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Homeward Bound

Homeward Bound

Greetings one and all….

I am composing this blog at 30,000 feet—winging my way back from New Hampshire after four days of presenting and recording programs. Although I thoroughly enjoyed the experience, I am delighted to be homeward bound. But then, I always am. I am such a home body. There is no place like home! This year, I have reflected on the idea of “home” quite often. As I shared in a previous posting, my brother died earlier this year, and a dear friend died unexpectedly in July. Another friend is dealing with the challenges of aging—challenges that may require a change of residence due to a progressive illness. Consequently, I am more aware than ever of the importance of “home.” Traveling this week served to heighten my appreciation of home as well.

Home is an interesting concept. Home means different things to different people: a building, a city, a community, a sense of belonging, family and friends, and/or a spiritual place. Regardless, the word “home” usually prompts an emotional response. The first year I attended summer camp as a young girl, I experienced a debilitating case of “home sickness.” I missed everything about home: my bed, my critters, my routine, my mom’s cooking, my friends, and—most importantly—my mom! Although the camp was lovely, it wasn’t home. Nothing felt normal. Nothing was familiar. It mattered not what my camp counselor suggested. I wanted to go home. I wanted to feel “at home.”

This summer, I feel much the same way. Although my physical home remains intact, the interior changed dramatically this year. My sense of belonging is disrupted. My normal is shattered. My physical connection with noted family and friends is severed.  Hence, I am homesick once again. An odd realization at the ripe old age of 59! But upon reflection, not totally surprising. I recognized this same reaction countless times in other people that I served as a hospice chaplain or educator over the past twelve years. However, those reactions were typically interpreted as grief, depression, or loneliness within the senior population. Perhaps a less clinical term is more accurate AND more enlightening—home sick. Yep. I think that says it all.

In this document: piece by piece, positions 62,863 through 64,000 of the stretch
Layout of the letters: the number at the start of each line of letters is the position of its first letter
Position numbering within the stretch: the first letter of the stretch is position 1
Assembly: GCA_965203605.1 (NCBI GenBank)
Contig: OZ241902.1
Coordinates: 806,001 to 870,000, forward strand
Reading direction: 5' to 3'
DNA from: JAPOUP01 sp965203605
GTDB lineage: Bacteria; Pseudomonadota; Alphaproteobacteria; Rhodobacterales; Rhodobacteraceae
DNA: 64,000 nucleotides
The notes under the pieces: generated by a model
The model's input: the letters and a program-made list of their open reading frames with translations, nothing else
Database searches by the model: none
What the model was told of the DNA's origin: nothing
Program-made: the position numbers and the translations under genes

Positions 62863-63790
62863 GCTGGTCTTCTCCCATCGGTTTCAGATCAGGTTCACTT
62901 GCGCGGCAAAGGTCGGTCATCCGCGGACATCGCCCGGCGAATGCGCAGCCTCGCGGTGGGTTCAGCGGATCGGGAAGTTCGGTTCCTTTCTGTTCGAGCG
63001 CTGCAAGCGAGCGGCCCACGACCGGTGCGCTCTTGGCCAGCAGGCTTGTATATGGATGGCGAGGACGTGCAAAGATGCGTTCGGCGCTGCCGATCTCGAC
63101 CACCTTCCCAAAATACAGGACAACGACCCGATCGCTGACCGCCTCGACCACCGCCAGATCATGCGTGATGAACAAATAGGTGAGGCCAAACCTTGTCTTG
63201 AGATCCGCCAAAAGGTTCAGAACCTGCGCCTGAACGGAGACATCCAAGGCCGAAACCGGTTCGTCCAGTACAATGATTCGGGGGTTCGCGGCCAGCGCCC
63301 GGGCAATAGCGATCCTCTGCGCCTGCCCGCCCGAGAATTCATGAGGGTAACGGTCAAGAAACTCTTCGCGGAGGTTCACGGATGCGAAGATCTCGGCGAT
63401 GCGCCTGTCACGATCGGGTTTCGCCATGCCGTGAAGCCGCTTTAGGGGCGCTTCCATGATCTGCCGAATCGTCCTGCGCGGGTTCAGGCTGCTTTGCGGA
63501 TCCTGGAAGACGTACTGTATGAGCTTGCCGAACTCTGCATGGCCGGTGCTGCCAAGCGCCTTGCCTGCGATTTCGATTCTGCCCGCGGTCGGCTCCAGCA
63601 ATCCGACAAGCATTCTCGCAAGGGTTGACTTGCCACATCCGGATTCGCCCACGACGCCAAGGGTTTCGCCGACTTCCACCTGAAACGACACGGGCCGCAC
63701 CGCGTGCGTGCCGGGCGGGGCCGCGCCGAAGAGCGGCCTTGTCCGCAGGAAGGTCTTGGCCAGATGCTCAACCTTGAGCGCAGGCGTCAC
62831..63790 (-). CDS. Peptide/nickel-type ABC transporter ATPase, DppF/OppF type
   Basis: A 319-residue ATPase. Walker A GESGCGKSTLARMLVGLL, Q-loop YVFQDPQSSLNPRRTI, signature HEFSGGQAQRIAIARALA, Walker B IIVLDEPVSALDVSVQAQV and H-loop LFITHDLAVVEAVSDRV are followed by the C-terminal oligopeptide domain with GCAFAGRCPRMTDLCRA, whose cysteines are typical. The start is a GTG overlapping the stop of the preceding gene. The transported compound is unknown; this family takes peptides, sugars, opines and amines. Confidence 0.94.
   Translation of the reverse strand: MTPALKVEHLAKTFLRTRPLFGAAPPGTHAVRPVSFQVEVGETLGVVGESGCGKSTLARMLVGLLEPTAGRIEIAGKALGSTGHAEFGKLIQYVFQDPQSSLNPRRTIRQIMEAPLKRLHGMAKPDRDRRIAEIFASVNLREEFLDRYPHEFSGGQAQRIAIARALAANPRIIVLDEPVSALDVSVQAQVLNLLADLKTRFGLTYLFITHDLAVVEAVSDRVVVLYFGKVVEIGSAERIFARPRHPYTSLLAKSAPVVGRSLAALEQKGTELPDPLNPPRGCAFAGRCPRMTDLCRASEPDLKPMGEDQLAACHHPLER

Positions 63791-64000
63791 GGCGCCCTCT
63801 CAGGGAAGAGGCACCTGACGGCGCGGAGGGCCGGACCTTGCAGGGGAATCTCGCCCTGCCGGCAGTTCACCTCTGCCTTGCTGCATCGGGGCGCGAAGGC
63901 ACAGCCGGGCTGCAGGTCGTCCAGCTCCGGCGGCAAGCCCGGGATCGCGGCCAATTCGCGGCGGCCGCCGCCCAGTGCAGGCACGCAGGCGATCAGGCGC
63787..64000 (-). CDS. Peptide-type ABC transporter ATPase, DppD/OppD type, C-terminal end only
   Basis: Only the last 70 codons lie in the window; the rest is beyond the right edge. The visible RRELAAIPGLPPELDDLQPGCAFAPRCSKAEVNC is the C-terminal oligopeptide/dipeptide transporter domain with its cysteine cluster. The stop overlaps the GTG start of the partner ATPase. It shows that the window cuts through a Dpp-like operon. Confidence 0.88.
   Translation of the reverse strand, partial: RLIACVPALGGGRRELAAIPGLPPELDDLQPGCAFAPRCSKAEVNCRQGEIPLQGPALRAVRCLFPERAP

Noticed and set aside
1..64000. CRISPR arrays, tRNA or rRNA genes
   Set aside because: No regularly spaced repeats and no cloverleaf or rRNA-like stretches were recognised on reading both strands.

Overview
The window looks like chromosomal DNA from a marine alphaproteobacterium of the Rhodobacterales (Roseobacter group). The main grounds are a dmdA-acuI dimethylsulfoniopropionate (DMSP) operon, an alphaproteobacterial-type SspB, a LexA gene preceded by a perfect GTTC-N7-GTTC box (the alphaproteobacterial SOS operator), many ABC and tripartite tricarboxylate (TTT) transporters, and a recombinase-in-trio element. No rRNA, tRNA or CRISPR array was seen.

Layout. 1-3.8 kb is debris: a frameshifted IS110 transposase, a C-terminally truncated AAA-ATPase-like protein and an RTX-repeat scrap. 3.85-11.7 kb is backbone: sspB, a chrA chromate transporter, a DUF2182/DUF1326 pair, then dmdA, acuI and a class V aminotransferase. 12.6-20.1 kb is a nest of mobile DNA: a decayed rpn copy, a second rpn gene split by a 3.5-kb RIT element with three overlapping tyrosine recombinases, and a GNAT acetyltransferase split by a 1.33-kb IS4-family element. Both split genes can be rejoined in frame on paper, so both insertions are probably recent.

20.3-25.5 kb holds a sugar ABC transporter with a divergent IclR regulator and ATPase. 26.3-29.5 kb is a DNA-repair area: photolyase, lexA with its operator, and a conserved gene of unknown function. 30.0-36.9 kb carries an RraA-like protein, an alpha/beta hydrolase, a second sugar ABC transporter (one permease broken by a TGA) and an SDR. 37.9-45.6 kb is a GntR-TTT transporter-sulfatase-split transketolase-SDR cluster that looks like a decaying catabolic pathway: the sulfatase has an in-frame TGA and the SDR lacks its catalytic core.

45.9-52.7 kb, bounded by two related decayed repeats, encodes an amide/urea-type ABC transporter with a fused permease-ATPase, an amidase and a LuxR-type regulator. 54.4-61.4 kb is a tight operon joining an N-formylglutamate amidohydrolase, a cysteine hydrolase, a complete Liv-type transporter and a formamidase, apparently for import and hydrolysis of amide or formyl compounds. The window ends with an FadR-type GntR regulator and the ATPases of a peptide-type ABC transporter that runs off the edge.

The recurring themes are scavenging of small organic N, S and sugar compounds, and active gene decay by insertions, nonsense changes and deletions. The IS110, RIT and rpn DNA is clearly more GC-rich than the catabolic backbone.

As a hospice chaplain many years ago, I called on patients in a variety of long term care communities. It was distressing to witness the vacant stares and hopeless expressions of so many residents. They seemed so lost! And rightly so. They were homesick! The people in my care shared countless stories about “home.” They longed for their beds, their pillows, their beloved pets, their family and friends, and their space. They desperately wants to feel “at home” and thereby reclaim a life-giving sense of belonging. The sad reality for those I served was that they could not go home. They could not go back. Consequently, the challenge was coming to terms with that reality and making peace with life. Some were more graceful than others in that process. Today, as I struggle to make peace with the recent turn of events in my life, I will reflect on the lessons learned from those amazing people.

Today, I am homeward bound—bound for a home transformed by recent events. Now, it’s up to me to determine how to “feel at home.” No doubt the process will be emotional. I will resist the changes. Long for the past. Lament my loss. But, as noted initially, I am a home body. As such, it’s vital that I re-define and recreate my home. And I will. One step at a time…

I look forward to the ongoing conversation. If you have specific questions or concerns related to your caregiving experience, I would love to hear from you. Until the next posting, I wish you and yours countless blessings…jane

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